Summer football camps benefit to both high school players, teams

Published 8:56 pm Tuesday, June 12, 2018

The summer is seen as a time to relax and enjoy some down time. But for high school football players, it’s a time to get in shape and work on their skills.

Along with the summer workouts they attend for their school teams, some high school players choose to attend camps held by college football coaches and their staffs. Not only are these camps beneficial to the individual players who go to them, but also the high school teams benefit from its players attending these camps, getting instruction from college coaches and competing with hundreds of other players from around the area and from other states.

Washington, Northside and Southside have had players who’ve gone to multiple camps so far this summer, including camps in Greenville held by East Carolina University’s football coach, Scottie Montgomery.

Pam Pack coach Jon Blank, Panther coach Keith Boyd and Seahawk coach Jeff Carrow all said they encourage their players to attend these summer football camps and be seen by college coaches.

“We want our kids to have the exposure that it takes to get recruited to the next level,” Blank said. “We preach all the time about weight room numbers and track speed and class room numbers, but that has to translate to getting to these camps and combines and impressing the coaches. And that’s kind of the point in everything we do, to have what we do translate to our players at least being eligible and able to be recruited for college.”

Not only do the high school coaches encourage players to attend these camps, they also work with their players if there are scheduling conflicts with any of the high school team’s workouts.

“I never discourage any kids from going to a camp. You let me know what camp you’re going to, we’ll mark it down and if it’s during one of our summer workouts, we’ll mark it down and we’ll give you credit for attendance. As long as you’re going to try and support your football career with it, we’re good,” Carrow said. “Obviously we’ll want them with us as much as we can, but we do know that if the kid’s confident enough to have a future at the next level, we want to be able to get him exposure also.”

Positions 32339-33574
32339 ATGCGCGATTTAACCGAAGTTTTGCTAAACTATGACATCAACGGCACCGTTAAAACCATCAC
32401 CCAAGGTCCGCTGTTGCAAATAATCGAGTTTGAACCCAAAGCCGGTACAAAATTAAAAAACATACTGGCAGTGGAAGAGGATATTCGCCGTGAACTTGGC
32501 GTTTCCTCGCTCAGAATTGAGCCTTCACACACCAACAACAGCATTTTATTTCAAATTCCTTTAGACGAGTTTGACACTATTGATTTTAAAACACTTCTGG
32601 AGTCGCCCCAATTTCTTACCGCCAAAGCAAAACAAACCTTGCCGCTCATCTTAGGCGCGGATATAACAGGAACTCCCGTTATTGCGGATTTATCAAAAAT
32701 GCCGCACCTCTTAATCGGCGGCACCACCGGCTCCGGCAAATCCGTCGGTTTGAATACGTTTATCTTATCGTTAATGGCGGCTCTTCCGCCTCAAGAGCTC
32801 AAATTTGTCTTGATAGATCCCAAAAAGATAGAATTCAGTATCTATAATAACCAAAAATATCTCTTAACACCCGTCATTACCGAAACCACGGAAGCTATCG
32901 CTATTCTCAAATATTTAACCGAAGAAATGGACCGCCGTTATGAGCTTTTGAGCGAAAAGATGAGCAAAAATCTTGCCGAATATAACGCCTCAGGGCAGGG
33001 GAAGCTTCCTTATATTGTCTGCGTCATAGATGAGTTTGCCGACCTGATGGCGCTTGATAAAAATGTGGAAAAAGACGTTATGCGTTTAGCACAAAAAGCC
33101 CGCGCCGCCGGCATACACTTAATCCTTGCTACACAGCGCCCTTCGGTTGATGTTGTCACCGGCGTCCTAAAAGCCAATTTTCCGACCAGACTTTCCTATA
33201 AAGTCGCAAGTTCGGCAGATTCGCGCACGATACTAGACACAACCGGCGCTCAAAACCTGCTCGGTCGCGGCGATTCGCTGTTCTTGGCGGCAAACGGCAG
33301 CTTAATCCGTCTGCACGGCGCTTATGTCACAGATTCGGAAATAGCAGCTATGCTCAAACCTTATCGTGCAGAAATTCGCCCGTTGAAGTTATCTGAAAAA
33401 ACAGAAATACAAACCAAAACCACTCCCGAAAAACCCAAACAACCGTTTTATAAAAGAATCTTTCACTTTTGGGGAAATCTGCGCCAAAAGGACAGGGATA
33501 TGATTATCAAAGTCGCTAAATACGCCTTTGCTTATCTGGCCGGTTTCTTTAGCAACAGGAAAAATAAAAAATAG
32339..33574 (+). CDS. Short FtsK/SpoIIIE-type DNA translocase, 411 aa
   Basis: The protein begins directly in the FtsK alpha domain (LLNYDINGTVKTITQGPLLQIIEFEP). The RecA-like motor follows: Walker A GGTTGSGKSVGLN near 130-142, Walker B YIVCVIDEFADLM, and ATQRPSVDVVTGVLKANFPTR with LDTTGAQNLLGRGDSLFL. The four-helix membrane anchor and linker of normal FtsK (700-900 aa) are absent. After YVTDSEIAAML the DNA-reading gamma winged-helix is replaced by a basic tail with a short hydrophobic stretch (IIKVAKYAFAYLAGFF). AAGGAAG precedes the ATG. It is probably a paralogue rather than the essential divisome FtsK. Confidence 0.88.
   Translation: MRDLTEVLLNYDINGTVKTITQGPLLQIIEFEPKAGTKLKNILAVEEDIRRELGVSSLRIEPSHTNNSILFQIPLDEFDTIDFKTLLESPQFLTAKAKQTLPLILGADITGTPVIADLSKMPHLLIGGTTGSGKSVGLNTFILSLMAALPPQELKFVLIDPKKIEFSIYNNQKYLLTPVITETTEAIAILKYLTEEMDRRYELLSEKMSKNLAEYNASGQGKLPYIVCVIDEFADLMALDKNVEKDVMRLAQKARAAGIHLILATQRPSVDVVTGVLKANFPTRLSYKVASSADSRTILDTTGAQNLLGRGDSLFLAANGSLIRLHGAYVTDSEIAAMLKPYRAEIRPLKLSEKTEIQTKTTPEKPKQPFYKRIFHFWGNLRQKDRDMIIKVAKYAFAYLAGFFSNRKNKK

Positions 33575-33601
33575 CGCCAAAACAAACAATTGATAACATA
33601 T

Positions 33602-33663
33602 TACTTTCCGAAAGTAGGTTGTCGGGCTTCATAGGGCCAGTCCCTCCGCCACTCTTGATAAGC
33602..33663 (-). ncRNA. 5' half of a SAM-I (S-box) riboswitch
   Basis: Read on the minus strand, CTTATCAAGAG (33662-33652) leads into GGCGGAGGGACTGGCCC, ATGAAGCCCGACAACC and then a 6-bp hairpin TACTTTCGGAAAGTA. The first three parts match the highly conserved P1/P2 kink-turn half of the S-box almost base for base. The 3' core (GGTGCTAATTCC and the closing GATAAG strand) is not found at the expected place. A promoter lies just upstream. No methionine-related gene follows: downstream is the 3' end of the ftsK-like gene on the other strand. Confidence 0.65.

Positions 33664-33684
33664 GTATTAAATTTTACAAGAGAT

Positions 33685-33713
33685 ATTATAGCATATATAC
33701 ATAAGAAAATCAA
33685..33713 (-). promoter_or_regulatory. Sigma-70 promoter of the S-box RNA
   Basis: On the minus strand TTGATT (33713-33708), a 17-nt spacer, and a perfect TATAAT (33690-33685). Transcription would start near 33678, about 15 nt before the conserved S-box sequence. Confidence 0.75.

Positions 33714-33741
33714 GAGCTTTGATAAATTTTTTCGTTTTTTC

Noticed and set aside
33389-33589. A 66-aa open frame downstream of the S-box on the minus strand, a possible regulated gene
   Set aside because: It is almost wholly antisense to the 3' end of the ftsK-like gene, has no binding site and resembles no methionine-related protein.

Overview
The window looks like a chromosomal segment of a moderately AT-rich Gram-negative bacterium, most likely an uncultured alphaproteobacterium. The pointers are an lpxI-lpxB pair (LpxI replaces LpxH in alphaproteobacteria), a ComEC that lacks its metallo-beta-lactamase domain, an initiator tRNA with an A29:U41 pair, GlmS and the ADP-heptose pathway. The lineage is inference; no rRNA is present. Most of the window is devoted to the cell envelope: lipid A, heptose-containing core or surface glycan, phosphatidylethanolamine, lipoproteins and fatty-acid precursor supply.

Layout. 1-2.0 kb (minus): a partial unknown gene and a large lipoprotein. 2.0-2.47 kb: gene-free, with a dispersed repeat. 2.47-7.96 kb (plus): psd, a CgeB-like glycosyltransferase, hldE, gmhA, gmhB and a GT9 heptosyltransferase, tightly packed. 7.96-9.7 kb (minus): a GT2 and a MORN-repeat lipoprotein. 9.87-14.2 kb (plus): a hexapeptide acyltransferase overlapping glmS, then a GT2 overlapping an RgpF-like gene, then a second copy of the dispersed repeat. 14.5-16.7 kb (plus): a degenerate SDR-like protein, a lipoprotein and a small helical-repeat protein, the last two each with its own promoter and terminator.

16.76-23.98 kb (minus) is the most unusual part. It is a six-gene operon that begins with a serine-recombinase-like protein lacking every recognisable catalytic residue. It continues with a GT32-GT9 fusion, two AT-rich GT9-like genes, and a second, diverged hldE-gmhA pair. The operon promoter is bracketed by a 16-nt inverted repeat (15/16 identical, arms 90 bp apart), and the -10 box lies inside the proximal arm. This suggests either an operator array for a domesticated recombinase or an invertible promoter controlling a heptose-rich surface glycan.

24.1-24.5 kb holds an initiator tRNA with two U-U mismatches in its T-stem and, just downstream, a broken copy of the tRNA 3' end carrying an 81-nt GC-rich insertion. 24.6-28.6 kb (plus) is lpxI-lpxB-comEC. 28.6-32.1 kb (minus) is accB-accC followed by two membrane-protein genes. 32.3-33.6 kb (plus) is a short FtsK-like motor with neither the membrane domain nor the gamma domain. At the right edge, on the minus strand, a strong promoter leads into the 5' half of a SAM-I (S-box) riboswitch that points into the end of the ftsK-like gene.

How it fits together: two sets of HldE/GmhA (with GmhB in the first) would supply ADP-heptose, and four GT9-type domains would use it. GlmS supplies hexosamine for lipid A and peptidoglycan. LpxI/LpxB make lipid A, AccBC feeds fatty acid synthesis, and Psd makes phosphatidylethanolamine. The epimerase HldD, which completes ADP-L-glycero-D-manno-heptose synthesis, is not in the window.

The high school coaches are so supportive of their players attending these camps because there are many benefits in going. It helps players get recruited because college coaches can see the players up close and get a feel for what they can do. The players can also brush up on their skills by getting instruction from collegiate coaches and learn new techniques and drills.

Attending these camps can also be a bit of an eye-opening experience for a high school football player. They are attended by hundreds of kids, some from other states, showing the players that attend what they’re competition for a spot on a college team looks like.

“It kind of gives the kids an eye opener of how much talent really is out there, so they can tell themselves, ‘well, I need to work on this better. I’m a speed guy, I got good speed, decent strength, but I don’t catch very well,’” Carrow said. “You go to that camp and realize how many ball drills they actually do. That’s going to give them an example, ‘hey, I got to get my hands better. I’ve got to work on this.’”

The experiences the players gain from attending these camps also helps them grow as leaders. Blank said he has his players who go to a summer football camp talk to the rest of the team about the experience, and Boyd believes what his players bring back from the camps can help his squad too.

“It helps them mature as a leader, I think,” Boyd said. “I think it helps those kids grow up, and I think, allow those kids to become your leaders because they have gotten out of the box and experienced other things and bringing it back to your team, what they have done, what they saw.”

Blank, Boyd and Carrow all said they definitely don’t hold it against a player for not going to a summer football camp, due to the fact the camp’s price or location can make it difficult to attend. But they’re all in agreement that the players who do go are showing initiative.

“It tells us that they’re willing to work,” Carrow said. “They want to be successful; they want to be able to see different competition. Some of these camps are hard to afford for some kids and some of them are hard to get to. But a kid that’s willing and wanting to do these things, it just shows us that they got football on their minds. Even if they go to a camp and have a poor performance, at least they’re out there trying to get better at their craft.”